Wheeling Police Department hits the streets on new Trikke vehicles | News, Sports, Jobs



Photo by Eric Ayres Wheeling Police Officers Detective Dean Redinger and Cpl. Ben Young, left to right, showcases the department’s new Trikke specialty police vehicles on Tuesday.

WHEELING – Members of the Wheeling Police Department were turning heads downtown on Tuesday as officers continued training on the latest cutting edge additions to the department’s bike unit.

Manufactured by Trikke Professional Mobility, the new 3WD Police Interceptor Personal Vehicles – or trikkes for short – are personal electric vehicles ready for police duties when a typical police car is not the best option.

Two new trikkes were purchased for the department, thanks to an anonymous donor from the community.

Each new trikke costs around $ 8,500, and the department was able to secure a backup battery for both units, and officials thanked anonymous donors for making the new acquisition possible.

“We approached them about these vehicles, and they loved them as much as we did”, said Lieutenant Josh Sanders.

Trikkes are fast, nimble and virtually silent three-wheeled electric scooters with a police package that includes lights and sirens.

They have a 60 volt battery, which equates to around 2,000 watts of power, and are environmentally friendly. A fully charged battery will last about eight hours or take the rider a distance of about 30 miles, depending on the power setting selected, officers said.

Wheeling Police officials first saw the units on display at a recent police conference, and were able to test the trikkes there.

“Immediately after trying them out we thought they were really cool, but then we started to think about the community engagement aspect and the tactical advantage of a device like this.” said Lieutenant Josh Sanders.

Now that events with crowds have finally returned to the city after last year’s COVID social distancing, the new units will be heavily used at outdoor concerts, festivals and other special events in and around Heritage Port. from the city.

“We already featured them at Waterfront Wednesdays and Movie Night in Warwood last week,” Sanders said. “They’re coming out for July 4th and the Italian festival – all of those special events and wherever we can have a broader spectrum of mobile response. Usually we are on foot, but it will give us a faster response during festivals and these types of larger gatherings. “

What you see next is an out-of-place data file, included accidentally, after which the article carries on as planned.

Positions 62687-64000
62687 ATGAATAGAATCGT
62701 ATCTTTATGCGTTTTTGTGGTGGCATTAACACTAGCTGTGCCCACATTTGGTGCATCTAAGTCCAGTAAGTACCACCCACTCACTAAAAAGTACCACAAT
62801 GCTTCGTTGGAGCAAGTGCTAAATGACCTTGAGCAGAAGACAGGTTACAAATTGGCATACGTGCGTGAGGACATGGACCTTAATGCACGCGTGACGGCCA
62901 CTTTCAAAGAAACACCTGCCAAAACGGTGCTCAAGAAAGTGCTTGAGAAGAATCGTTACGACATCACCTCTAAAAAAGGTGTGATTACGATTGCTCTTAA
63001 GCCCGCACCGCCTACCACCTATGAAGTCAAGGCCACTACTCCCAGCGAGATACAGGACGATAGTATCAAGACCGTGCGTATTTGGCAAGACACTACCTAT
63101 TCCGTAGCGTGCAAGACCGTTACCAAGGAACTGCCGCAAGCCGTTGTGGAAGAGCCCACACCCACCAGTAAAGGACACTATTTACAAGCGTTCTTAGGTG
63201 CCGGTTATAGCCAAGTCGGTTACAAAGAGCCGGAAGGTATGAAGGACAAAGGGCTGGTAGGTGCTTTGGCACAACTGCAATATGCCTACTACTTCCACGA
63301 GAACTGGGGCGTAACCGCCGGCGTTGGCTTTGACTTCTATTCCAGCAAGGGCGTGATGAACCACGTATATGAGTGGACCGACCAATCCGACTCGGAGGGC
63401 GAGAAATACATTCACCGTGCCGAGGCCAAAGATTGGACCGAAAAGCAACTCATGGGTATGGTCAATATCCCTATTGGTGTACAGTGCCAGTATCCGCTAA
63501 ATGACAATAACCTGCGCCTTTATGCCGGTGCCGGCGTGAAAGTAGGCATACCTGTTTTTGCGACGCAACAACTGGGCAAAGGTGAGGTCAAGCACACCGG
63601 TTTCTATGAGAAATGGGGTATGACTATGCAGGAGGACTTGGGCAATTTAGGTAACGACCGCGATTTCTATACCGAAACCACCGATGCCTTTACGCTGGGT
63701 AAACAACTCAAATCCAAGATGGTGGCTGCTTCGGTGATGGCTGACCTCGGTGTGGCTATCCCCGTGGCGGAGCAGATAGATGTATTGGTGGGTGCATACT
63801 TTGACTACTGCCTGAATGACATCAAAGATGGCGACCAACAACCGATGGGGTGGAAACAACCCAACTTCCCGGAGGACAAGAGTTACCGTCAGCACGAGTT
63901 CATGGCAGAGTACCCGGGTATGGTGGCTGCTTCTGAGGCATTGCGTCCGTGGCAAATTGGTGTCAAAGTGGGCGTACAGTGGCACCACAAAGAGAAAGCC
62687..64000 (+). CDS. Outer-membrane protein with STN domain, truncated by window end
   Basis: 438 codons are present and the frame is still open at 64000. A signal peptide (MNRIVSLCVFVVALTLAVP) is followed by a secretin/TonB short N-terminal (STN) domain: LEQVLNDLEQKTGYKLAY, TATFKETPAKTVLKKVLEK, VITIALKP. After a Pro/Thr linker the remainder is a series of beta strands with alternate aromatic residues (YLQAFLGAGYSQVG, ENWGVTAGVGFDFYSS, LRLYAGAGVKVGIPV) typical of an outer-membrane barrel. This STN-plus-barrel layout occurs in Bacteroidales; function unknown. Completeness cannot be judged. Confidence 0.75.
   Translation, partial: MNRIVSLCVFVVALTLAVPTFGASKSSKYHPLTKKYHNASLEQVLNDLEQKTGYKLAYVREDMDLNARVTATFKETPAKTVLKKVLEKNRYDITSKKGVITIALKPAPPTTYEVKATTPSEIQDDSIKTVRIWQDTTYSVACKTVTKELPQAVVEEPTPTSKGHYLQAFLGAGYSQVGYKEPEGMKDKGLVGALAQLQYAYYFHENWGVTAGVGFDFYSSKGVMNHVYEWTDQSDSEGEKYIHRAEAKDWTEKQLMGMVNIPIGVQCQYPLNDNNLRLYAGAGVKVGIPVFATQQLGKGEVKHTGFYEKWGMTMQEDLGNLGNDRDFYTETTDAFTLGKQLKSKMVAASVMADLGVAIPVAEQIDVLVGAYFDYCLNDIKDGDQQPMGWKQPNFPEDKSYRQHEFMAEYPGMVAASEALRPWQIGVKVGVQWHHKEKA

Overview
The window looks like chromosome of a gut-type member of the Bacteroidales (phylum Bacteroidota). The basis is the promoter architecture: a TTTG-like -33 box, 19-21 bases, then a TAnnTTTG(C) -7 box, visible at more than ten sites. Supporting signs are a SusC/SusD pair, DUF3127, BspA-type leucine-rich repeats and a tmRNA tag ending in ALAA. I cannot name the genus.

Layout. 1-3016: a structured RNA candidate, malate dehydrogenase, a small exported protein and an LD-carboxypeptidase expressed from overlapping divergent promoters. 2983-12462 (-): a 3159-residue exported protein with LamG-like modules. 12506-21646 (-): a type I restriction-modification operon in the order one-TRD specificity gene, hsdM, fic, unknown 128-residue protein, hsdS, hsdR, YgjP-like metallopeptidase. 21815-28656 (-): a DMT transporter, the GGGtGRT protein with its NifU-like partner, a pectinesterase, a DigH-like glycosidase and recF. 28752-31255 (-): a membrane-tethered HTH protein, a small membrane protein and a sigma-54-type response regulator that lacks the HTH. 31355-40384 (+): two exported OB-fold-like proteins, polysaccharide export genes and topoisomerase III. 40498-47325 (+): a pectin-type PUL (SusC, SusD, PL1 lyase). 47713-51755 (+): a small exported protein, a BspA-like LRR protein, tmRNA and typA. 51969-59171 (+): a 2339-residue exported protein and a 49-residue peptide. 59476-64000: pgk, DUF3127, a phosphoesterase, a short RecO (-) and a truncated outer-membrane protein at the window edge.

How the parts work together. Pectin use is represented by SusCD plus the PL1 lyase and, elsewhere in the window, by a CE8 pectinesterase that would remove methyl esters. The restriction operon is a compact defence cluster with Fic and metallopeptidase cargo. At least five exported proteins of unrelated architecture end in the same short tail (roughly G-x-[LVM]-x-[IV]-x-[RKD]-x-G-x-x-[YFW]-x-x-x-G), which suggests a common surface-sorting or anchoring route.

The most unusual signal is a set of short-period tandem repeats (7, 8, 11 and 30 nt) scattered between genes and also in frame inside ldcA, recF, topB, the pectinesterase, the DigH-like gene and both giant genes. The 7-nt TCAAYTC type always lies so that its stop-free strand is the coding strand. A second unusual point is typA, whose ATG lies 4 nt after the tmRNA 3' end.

Sanders said that mastering the trikkes takes a fair amount of practice. As of Tuesday, four officers were in training, bringing the current total to six trikke-trained officers in the department, and more officers are expected to undergo training in the future.

“It takes a lot of body control – not necessarily balance, but stability – just knowing how to shift your weight side to side and front to back”, Sanders said. “However, unlike a bicycle, it doesn’t require a lot of effort to operate.

Much like police bicycle units, trikkes are operated seasonally and should not be used during the winter months. Otherwise, units can go almost anywhere on different terrain – up hills and even down stairs. Top speed is around 37 miles per hour on police-style trikkes, which come with larger batteries and bulkier frames than the commercial versions of these units. Near-silent electric motors also allow officers to be more aware of their surroundings while on patrol.

“It’s just another tool in the tool belt” Sgt. said Rob Safreed. “They are a lot of fun to ride and I think it will be a great tool to raise awareness in the community. You will be able to go out into the community more and people will see you more. Plus, they can really extend the reach of a typical foot patrol.

Sanders said Wheeling Police had already made a positive impact in the area in the past two weeks as officers practiced with them.

“Everyone wants to know what it is” he said. “So community engagement is almost instantaneous just by having the ability to stop, have a conversation, and have a positive interaction. “

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